squeaker wrote:The h*lm*t bit is interesting :roll:
But as they say in the article, the helmet data for fatalities is meaningless without data for the number of cyclists wearing helmets.
I'm probably out-of-date as I haven't driven in the states for some time, but when I did (much of southern US), I found drivers particularly tolerant and much more "laid-back" than in the UK. You could be waiting at the from of a line of cars at lights, fail to notice the lights change, be too late as they turn back to red and the queue would happily wait behind you no hooting, just quietly waiting. Whereas UK many drivers seem to be in a mad rush to get everywhere and rather impatient.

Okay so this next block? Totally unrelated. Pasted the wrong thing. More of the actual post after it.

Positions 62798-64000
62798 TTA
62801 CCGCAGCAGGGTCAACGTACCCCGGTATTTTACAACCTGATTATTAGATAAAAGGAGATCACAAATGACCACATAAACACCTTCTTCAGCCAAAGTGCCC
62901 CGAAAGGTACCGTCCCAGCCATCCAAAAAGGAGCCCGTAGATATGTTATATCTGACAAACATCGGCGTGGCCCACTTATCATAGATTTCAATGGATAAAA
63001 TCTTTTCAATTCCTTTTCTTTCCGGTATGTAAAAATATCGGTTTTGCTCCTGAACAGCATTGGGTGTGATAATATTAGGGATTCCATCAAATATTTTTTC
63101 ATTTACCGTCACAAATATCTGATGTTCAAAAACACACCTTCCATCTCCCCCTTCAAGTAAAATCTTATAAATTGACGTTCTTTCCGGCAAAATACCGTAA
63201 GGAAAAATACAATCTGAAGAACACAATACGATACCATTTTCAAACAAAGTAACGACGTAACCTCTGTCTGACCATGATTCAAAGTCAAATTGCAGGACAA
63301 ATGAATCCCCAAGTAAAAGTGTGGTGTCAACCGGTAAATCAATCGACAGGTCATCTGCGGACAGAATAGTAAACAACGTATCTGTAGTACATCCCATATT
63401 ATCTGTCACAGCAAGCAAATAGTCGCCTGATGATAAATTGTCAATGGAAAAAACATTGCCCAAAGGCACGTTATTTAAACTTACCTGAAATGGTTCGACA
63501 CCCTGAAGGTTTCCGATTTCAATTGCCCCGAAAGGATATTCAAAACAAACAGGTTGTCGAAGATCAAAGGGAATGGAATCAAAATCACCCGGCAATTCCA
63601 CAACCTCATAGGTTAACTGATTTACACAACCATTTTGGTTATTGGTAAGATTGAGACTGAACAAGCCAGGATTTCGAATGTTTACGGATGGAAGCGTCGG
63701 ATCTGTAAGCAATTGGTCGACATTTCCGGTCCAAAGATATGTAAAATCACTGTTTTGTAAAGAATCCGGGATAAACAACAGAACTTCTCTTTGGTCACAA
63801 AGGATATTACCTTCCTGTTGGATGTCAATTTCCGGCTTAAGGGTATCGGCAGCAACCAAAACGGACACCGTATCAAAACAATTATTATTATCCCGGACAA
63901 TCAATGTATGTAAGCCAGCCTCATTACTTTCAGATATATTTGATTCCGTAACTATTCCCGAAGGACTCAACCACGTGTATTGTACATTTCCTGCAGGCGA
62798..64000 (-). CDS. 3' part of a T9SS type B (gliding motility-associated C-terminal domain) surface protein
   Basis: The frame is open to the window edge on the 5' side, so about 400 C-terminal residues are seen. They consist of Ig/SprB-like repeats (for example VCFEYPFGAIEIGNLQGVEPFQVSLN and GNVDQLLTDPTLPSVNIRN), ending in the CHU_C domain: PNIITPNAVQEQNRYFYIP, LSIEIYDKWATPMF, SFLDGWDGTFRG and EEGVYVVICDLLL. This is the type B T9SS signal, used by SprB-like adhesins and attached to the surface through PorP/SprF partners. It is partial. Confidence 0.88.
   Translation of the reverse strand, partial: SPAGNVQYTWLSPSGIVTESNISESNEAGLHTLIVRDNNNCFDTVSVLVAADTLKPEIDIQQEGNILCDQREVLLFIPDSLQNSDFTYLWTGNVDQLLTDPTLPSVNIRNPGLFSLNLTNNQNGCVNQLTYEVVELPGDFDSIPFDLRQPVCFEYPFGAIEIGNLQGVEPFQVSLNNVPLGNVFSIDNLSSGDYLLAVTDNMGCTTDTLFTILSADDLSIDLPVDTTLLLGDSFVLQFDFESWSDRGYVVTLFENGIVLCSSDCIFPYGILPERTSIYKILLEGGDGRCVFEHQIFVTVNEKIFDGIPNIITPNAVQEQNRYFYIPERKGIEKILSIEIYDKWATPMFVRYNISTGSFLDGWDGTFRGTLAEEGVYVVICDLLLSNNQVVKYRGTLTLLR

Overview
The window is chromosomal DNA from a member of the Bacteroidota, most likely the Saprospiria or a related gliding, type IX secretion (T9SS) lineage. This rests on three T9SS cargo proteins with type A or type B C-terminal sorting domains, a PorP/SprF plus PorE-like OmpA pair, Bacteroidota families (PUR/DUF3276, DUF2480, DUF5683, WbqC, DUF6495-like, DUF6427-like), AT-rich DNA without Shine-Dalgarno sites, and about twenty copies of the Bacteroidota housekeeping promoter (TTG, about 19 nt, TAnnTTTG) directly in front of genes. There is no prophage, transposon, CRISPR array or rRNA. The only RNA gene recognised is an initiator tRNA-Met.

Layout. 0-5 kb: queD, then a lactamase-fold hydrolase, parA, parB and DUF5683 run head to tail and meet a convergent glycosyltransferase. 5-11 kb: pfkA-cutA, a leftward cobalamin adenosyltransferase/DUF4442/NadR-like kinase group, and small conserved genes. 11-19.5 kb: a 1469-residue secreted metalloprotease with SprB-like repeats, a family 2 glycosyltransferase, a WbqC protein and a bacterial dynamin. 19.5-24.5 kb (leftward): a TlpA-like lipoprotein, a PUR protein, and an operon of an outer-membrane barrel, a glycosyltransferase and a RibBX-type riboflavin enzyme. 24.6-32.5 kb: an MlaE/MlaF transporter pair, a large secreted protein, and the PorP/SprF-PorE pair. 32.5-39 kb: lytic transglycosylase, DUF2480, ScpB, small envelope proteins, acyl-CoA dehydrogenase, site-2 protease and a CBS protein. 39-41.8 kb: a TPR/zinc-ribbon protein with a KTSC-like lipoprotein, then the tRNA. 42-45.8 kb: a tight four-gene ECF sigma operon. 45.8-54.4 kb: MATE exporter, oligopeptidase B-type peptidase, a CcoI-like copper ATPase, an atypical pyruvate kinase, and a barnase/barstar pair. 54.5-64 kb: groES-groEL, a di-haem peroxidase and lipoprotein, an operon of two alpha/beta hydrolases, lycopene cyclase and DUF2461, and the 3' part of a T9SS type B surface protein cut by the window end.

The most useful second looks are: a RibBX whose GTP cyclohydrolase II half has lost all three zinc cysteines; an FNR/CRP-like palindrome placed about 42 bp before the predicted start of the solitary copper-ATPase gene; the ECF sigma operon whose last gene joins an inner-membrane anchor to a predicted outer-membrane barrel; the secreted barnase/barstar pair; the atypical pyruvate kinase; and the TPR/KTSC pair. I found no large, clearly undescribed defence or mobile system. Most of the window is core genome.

The rear-end risks are interesting. (Noting that most of my riding is done on single track rural roads) I tend to pay less attention to cars approaching from behind than those from in front (except when manoeuvring). I assume this is because I think of them as having more time to see me and our relative speeds as lower than for a car approaching from ahead. But thinking about it I can see a possible reason for the increased injury (or risk of being killed) from a rear-end; when colliding head-on I'd assume you tend to end-up on top of the vehicle bonnet whereas with a rear-end you are more likely to end-up under the vehicle. Both sound pretty nasty.
There is nothing I can see identifying "car-dooring". Particularly in my mind today as I nearly had a car hit me from ahead as I was NOT prepared to move into the "car-door" zone and they were not prepared to wait in the section of road where there no parked cars.